When a person dies and leaves an estate somebody has to deal with his or her estate (this includes money, property and other possessions) by collecting in all the estate, paying any debts and distributing the estate to those persons entitled to it. The term of “Probate” or “Administration” means the issuing of a legal document called a Grant to one or more persons authorizing them to deal with deceased person’s estate. A grant of probate is issued where a will is left by the deceased and the will is proven to the satisfaction of a judge to be a valid will. A grant of Letters of Administration is issued by a judge where no will has been left. These are issued to the person or persons who are entitled according to the Succession Law to benefit from the deceased person’s estate. Applications are made to the Civil Registry Probate Section of the Grand Court Registry. The Probate and Administration Rules of the Cayman Islands provide for four types of grants:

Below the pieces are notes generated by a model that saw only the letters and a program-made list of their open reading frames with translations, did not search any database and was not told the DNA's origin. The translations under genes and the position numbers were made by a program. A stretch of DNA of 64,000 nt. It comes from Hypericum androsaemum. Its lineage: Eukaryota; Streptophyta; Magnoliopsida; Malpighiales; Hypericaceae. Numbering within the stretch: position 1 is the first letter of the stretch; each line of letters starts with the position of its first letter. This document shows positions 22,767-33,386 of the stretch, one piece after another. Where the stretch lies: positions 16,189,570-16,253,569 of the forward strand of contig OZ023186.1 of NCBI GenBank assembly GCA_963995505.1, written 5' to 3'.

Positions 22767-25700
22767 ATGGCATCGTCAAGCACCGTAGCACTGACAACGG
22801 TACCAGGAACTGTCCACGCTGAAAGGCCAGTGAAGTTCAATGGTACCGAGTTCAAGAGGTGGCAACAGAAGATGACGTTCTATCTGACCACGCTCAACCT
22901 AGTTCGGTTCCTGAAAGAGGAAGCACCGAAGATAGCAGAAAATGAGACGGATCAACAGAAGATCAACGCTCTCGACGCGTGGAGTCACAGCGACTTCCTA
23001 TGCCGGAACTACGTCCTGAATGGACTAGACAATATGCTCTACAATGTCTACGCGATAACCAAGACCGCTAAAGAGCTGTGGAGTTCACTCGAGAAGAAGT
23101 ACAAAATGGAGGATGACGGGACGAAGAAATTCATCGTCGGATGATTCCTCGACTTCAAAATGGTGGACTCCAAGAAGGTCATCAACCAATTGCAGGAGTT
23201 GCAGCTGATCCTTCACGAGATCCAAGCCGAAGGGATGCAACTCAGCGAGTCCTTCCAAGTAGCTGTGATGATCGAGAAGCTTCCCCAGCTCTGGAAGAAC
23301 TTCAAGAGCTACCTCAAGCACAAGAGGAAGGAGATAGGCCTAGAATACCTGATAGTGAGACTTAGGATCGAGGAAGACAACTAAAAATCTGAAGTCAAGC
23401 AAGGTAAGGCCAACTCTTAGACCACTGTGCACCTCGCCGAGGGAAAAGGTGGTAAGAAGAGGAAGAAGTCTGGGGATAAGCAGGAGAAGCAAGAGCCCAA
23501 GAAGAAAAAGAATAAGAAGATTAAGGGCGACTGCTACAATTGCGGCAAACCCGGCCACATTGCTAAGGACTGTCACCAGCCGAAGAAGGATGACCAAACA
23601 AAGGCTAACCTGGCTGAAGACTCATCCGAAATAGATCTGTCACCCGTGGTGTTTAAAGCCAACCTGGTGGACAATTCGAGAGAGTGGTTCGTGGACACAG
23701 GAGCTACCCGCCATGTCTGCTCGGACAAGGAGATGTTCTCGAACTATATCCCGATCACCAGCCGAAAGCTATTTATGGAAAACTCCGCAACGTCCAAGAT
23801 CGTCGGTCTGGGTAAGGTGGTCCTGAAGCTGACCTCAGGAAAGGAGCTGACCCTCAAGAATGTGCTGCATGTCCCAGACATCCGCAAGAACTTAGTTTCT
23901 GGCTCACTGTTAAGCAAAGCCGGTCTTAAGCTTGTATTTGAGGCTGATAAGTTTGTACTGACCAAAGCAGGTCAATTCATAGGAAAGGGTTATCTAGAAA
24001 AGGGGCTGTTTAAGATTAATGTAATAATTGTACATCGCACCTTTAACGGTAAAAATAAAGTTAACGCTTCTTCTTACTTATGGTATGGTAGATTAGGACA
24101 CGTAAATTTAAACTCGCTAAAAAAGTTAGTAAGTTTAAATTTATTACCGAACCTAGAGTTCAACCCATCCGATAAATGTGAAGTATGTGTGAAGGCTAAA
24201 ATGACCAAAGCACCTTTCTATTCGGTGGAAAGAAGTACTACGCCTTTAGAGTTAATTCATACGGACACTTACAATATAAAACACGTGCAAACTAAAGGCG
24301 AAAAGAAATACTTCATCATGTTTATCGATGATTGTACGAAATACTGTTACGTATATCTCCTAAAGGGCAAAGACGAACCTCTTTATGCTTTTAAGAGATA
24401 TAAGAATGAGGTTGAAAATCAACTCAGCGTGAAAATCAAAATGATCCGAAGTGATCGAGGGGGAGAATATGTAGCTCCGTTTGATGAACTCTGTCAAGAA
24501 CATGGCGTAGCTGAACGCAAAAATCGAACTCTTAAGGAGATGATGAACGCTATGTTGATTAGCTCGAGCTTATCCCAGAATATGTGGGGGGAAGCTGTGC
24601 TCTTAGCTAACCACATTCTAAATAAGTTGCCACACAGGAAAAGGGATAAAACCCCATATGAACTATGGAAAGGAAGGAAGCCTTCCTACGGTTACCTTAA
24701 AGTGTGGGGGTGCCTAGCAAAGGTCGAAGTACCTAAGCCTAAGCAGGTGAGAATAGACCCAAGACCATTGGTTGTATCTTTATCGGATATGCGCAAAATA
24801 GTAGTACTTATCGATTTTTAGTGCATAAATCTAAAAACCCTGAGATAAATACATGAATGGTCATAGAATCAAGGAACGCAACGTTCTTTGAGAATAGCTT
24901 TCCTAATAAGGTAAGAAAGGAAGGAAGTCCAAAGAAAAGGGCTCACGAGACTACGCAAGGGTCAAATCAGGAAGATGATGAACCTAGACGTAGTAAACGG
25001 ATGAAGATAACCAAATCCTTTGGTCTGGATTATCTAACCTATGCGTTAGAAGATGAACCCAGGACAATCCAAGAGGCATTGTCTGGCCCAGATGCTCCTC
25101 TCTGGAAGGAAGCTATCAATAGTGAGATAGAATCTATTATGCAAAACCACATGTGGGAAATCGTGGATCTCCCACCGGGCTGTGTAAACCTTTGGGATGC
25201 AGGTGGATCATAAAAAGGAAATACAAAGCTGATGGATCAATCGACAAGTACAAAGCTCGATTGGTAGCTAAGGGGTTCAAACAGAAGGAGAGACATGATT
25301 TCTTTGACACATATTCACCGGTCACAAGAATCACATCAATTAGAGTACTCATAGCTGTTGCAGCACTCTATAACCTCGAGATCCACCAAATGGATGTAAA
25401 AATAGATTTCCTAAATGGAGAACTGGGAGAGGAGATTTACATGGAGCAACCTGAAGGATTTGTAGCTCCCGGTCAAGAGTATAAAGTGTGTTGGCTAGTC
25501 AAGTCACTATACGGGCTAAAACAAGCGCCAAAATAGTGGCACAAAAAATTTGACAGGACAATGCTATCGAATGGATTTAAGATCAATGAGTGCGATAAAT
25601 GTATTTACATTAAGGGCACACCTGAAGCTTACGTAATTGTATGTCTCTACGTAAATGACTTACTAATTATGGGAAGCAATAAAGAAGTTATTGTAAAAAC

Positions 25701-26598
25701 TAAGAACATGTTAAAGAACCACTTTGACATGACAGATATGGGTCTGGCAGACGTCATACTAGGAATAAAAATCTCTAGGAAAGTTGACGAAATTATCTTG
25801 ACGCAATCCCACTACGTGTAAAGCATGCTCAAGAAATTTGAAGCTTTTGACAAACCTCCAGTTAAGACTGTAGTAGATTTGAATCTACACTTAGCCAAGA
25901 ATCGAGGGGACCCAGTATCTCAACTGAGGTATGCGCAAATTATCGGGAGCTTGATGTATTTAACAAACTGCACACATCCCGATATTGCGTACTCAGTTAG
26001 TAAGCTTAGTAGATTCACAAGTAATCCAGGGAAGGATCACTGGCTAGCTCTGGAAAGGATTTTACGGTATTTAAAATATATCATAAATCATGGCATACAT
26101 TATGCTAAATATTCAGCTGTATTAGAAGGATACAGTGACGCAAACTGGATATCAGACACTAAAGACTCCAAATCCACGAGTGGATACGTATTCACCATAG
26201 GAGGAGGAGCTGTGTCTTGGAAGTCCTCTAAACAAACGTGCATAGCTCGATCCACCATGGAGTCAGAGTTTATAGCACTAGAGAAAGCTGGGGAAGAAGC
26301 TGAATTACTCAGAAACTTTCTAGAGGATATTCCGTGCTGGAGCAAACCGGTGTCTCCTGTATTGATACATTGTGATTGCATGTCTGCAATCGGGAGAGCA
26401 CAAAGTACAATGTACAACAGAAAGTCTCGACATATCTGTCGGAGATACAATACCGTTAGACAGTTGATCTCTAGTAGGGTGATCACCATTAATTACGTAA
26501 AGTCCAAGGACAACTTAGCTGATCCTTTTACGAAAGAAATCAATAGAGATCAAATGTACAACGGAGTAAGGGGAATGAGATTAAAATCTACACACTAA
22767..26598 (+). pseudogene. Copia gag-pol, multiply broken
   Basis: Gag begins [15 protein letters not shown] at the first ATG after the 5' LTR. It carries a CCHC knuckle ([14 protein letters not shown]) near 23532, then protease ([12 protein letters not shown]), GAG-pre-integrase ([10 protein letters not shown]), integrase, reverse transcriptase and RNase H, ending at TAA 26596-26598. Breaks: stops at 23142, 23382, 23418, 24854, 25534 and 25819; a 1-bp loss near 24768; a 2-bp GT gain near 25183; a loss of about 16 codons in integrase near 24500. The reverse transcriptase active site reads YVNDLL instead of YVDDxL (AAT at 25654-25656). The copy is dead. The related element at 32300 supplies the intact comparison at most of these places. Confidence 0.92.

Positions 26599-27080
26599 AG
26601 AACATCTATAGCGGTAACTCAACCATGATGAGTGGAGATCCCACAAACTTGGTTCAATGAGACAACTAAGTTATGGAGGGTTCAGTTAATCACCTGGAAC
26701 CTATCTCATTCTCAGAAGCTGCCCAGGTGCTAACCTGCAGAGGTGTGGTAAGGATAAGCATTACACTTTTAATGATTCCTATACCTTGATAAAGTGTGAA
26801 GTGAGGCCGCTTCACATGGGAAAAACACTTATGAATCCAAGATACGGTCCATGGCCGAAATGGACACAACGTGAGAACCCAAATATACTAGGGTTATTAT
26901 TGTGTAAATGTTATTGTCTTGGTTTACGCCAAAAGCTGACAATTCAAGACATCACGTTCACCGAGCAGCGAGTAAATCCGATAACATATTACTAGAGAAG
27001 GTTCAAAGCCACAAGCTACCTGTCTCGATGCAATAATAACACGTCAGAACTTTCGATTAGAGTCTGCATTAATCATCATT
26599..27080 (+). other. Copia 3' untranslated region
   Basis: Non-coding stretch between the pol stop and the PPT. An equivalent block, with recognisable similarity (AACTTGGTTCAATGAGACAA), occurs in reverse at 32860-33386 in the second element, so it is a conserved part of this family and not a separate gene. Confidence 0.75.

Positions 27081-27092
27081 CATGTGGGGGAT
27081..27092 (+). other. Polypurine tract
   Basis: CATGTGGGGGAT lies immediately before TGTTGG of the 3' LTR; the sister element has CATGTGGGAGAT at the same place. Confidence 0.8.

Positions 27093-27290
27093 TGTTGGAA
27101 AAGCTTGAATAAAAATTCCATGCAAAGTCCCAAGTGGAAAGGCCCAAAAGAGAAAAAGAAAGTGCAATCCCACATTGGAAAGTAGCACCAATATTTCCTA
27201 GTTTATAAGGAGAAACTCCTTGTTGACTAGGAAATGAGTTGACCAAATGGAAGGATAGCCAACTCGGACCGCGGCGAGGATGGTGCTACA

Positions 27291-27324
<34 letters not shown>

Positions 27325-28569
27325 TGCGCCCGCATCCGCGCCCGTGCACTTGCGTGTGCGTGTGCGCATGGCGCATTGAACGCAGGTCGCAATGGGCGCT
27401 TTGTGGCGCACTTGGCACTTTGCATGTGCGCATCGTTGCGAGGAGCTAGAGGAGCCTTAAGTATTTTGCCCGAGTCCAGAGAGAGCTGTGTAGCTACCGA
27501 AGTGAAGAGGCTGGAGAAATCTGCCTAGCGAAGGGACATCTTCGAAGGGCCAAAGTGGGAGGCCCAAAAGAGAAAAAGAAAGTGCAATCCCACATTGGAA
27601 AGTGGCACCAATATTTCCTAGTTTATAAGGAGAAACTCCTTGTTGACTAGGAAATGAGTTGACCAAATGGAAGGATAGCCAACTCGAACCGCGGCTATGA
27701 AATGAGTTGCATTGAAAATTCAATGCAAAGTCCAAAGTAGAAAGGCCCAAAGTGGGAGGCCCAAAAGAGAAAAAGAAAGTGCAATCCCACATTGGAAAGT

- Probate – Probate is issued to an executor or executors named in a deceased person’s will.
- Letters of Administration (with the will annexed) – Issued where there is a will, but no named executor or the executor has renounced because he/she does not wish to be involved in dealing with the estate.
- Letters of Administration – Issued because the deceased has not made a will, or where a will is made it is deemed to be invalid.
- Resealing of Foreign Grants (see below)